Hydrologic Outlook
Issued by NWS Denver/Boulder, CO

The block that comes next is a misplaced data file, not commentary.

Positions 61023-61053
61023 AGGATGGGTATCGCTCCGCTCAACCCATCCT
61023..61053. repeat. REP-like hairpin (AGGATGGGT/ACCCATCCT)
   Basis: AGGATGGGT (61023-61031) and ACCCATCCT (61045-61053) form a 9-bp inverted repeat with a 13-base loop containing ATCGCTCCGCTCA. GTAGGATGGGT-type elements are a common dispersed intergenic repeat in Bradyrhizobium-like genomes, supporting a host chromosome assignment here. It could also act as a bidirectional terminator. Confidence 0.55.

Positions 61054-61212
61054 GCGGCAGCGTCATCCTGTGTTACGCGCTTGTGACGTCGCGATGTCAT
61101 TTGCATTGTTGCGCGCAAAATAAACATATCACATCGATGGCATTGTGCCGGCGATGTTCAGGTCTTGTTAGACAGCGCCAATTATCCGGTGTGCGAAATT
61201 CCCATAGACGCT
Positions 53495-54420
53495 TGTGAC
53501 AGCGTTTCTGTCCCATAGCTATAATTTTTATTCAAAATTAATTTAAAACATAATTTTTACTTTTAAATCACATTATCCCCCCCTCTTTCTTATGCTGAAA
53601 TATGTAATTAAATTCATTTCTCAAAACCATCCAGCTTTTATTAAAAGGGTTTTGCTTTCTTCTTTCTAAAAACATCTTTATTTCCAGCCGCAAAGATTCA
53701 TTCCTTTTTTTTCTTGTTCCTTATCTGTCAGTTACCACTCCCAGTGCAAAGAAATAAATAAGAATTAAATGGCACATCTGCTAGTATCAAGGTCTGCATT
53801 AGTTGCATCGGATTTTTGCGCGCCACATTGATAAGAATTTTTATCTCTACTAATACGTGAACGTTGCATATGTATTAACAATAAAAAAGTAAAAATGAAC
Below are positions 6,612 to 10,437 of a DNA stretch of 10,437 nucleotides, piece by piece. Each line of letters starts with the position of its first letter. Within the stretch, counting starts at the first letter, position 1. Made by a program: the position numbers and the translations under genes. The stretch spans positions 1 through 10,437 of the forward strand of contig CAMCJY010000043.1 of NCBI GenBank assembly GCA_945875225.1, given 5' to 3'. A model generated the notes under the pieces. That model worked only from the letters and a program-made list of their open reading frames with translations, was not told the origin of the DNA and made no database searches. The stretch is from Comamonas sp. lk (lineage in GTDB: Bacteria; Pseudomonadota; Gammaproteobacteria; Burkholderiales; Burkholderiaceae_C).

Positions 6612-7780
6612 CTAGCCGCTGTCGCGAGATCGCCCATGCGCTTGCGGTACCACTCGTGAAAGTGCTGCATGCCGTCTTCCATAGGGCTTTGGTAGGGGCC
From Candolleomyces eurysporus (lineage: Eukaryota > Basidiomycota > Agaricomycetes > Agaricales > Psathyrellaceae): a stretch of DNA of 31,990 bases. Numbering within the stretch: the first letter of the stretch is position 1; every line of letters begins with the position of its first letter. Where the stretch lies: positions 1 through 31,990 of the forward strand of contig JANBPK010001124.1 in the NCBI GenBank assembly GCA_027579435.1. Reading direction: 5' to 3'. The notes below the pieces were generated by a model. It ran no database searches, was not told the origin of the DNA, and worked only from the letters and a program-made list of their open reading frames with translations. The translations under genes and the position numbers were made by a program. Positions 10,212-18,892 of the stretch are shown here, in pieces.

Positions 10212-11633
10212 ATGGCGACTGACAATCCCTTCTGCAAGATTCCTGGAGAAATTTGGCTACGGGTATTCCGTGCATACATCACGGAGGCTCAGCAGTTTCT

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532 FGUS75 KBOU 162325 CCA ESFBOU COC001-005-013-014-019-031-035-039-047-049-057-059-069-073-075-087- 093-095-115-117-121-123-031200- Probabilistic Hydrologic Outlook National Weather Service Denver/Boulder CO 400 PM MST Thu Feb 16 2017 ...Spring Flood and Water Resources Outlook... This outlook is for north central and northeast Colorado and includes the Colorado...North Platte and South Platte Rivers. ...Flood Outlook Highlights... * Near average risk of minor snowmelt flooding in the North and South Platte River basins. * Above average risk of minor snowmelt flooding in the headwaters of the Colorado River in north central Colorado. Areas prone to flooding in the past may experience issues again this year. * Significant flooding due to mountain snow runoff alone is not likely. However...it is still early in the snow accumulation season and conditions could change before the runoff begins. Above normal temperatures have melted the snowpack in the lower foothills and diminished frozen ground. Near normal subsurface soil moisture was observed in north central Colorado with low soil moisture in eastern Colorado. This has slightly decreased the risk of significant spring snowmelt flooding in the North and South Platte River basins. However...mountain snowpack is higher in the Colorado River basin leading to a higher than usual spring flood potential due to snowmelt west of the Continental Divide. Above normal future snow accumulations combined with heavy rains and rapid melt will increase the current flood potential while below normal future precipitation and gradual or intermittent freezing and thawing will decrease the magnitude of the current assessment. Near average risk suggests that locations which typically experience minor spring time flooding may flood again this year and those that typically don`t will not. ...Current Hydrologic Conditions... The Colorado River basin snowpack on February 16th was 144 percent of normal and had nearly reached the peak normal snowpack (99 percent of the peak). In a typical year the snowpack is only 69 percent of the peak snowpack at this time with April 10th being the normal peak date as reported by the Natural Resources Conservation Service. The mountain snowpack in the South Platte River basin was 138 percent of normal and 85 percent of the normal peak snowpack. In a typical year the mid-February snowpack is only 61 percent of the peak snowpack with the normal peak date being April 27th. Therefore...there is still plenty of time remaining for the snowpack to rise above the normal peak. The Laramie and North Platte River basin snowpack on February 16th was 130 percent of normal and 82 percent of the normal peak snowpack which typically occurs around April 11th. Liquid water in the mountain snowpack generally ranged form 8 to 40 inches. Basin reservoir storage continued to hold fairly steady at 105 percent of average and 73 percent of capacity at the end of January. 85 percent of the U.S. Geological Survey stream gages had normal to above normal flows in mid-February. Widespread Moderate Drought /D1/ or Abnormally Dry Conditions /D2/ continued to be observed east of the Continental Divide. There were no drought designations west of the divide on the February 14th U.S. Drought Monitor. ...Climate Summary... Precipitation since January 1st has been above normal in the mountains and near to below normal at lower elevations. 2017 temperatures have been near to above normal with the exception of the northeast Colorado corner. ...Weather and Drought Outlooks... The 30 and 90 day precipitation outlooks and 30 day temperature outlook have equal chances of being near...above or below normal. The 90 day temperature outlook has a tilt toward above normal temperatures. The U.S. Seasonal Drought Outlook valid February 16th through May 31st indicates drought conditions persisting east of the Continental Divide (D1 or greater on the U.S. Drought Monitor). ...Numerical River Outlooks... In Table 1 below, the current (CS) and historical (HS) or normal probabilities of exceeding minor...moderate...and major flood stage are listed for the valid time period. CS values indicate the probability of reaching a flood category based on current conditions. HS values indicate the probability of reaching a flood category based on historical or normal conditions. When the value of CS is greater than HS...the probability of exceeding that level is higher than normal. When the value of CS is less than HS...the probability of exceeding that level is lower than normal. ...Table 1--Probabilities for minor...moderate and major flooding... Valid Period: 2/18/2017 - 5/19/2017 : Current and Historical : Chances of Exceeding : Flood Categories : as a Percentage (%) Categorical : Flood Stages (FT) : Minor Moderate Major Location Minor Mod Major : CS HS CS HS CS HS -------- ----- ----- ----- : --- --- --- --- --- --- :South Platte River South Platte 7.0 9.0 11.0 : <5 <5 <5 <5 <5 <5 Denver 11.0 12.5 14.0 : <5 <5 <5 <5 <5 <5 Henderson 10.0 11.0 15.0 : 6 6 <5 <5 <5 <5 Kersey 10.0 11.5 13.0 : 8 9 5 6 <5 <5 Weldona 10.0 11.0 13.0 : 7 8 5 6 <5 <5 Balzac 10.0 11.0 13.0 : 8 8 5 6 <5 <5 Julesburg 10.0 11.0 12.0 : <5 5 <5 <5 <5 <5 :Plum Creek Sedalia 8.0 10.0 12.0 : <5 <5 <5 <5 <5 <5 :Bear Creek Morrison 9.0 10.0 11.0 : <5 <5 <5 <5 <5 <5 Sheridan 8.0 10.0 11.0 : <5 <5 <5 <5 <5 <5 :Clear Creek Golden 10.0 13.0 14.0 : <5 <5 <5 <5 <5 <5 Derby 9.0 10.5 11.5 : <5 <5 <5 <5 <5 <5 :N Fk Big Thompson River Drake 6.0 7.0 8.0 : <5 <5 <5 <5 <5 <5 :Cache la Poudre River Fort Collins 9NW 7.5 9.0 10.5 : <5 <5 <5 <5 <5 <5 Fort Collins 10.5 11.5 13.0 : <5 <5 <5 <5 <5 <5 Greeley 8.0 9.5 10.5 : <5 <5 <5 <5 <5 <5 :North Platte River Northgate 8.0 9.5 11.0 : 5 <5 <5 <5 <5 <5 Legend CS = Conditional Simulation (Current Outlook) HS = Historical Simulation FT = Feet In Table 2 below...the 95 through 5 percent columns indicate the probability of exceeding the listed stage levels (FT) for the valid time period. ...Table 2--Exceedance Probabilities... Chance of Exceeding Stages at Specific Locations Valid Period: 2/18/2017 - 5/19/2017 Location 95% 90% 75% 50% 25% 10% 5% -------- ------ ------ ------ ------ ------ ------ ------ :South Platte River South Platte 3.7 3.8 3.8 3.9 4.0 4.7 5.2 Denver 4.0 4.0 4.2 4.7 5.3 6.4 7.1 Henderson 5.2 5.5 5.7 6.6 7.2 9.0 10.2 Kersey 4.3 4.3 4.7 6.0 7.7 8.9 11.3 Weldona 2.9 3.0 3.1 4.2 6.1 7.3 10.8 Balzac 2.6 2.8 3.0 4.2 5.6 7.6 10.9 Julesburg 4.6 4.7 5.0 6.0 6.9 7.9 9.6 :Plum Creek Sedalia 4.0 4.1 4.2 4.4 4.6 5.3 6.9 :Bear Creek Morrison 6.0 6.1 6.3 6.5 6.8 7.2 7.7 Sheridan 2.6 2.7 2.8 3.1 3.6 4.5 4.8 :Clear Creek Golden 4.2 4.3 4.5 4.7 5.0 5.4 5.7 Derby 2.2 2.3 2.5 2.8 3.3 3.9 4.9 :N Fk Big Thompson River Drake 3.9 4.0 4.0 4.1 4.2 4.4 4.6 :Cache la Poudre River Fort Collins 9NW 3.3 3.4 3.5 3.8 4.1 4.8 5.7 Fort Collins 1.4 1.5 1.7 2.2 3.1 4.7 6.2 Greeley 2.2 2.2 2.5 3.2 4.8 6.8 7.8 :North Platte River Northgate 4.8 5.1 5.3 5.5 6.0 6.9 7.8 In Table 3 below...the 95 through 5 percent columns indicate the probability of falling below the listed stage levels (FT) for the valid time period. ...Table 3--Nonexceedance Probabilities... Chance of Falling Below Stages at Specific Locations Valid Period: 2/18/2017 - 5/19/2017 LOCATION 95% 90% 75% 50% 25% 10% 5% -------- ------ ------ ------ ------ ------ ------ ------ :South Platte River South Platte 2.8 2.8 2.8 2.8 2.8 2.8 2.8 Denver 3.0 3.0 3.0 3.0 3.0 3.0 3.0 Henderson 3.9 3.8 3.3 3.1 3.0 3.0 3.0 Kersey 3.6 3.3 3.0 2.9 2.8 2.7 2.7 Weldona 1.9 1.4 0.2 0.1 0.1 0.1 0.1 Balzac 1.8 1.8 1.8 1.8 1.8 1.8 1.8 Julesburg 1.8 1.8 1.8 1.8 1.8 1.8 1.8 :Plum Creek Sedalia 3.7 3.7 3.7 3.7 3.6 3.6 3.6 :Bear Creek Morrison 5.6 5.5 5.5 5.5 5.5 5.5 5.5 Sheridan 2.2 2.2 2.1 2.1 2.1 2.1 2.1 :Clear Creek Golden 3.5 3.5 3.5 3.5 3.5 3.5 3.4 Derby 0.9 0.9 0.9 0.9 0.9 0.9 0.9 :N Fk Big Thompson River Drake 3.8 3.8 3.7 3.7 3.7 3.7 3.7 :Cache la Poudre River Fort Collins 9NW 2.8 2.8 2.8 2.8 2.8 2.8 2.8 Fort Collins 1.1 1.0 0.5 0.4 0.4 0.4 0.4 Greeley 1.4 1.3 1.3 1.3 1.3 1.3 1.3 :North Platte River Northgate 2.4 2.4 2.4 2.4 2.4 2.3 2.3 These long-range probabilistic outlooks contain forecast values that are calculated using multiple season scenarios from 30 or more years of climatological data...including current conditions of the river...soil moisture...snow cover and 30 to 90 day long-range outlooks of temperature and precipitation. By providing a range of probabilities...the level of risk associated with long-range planning decisions can be determined. These probabilistic forecasts are part of the National Weather Service`s Advanced Hydrologic Prediction Service. Spring flood outlooks are routinely issued in February and March to give advanced notice of possible flooding. The next scheduled spring flood outlook will be issued Thursday March 2nd. Visit our web site weather.gov/bou for more weather and water information. $$ th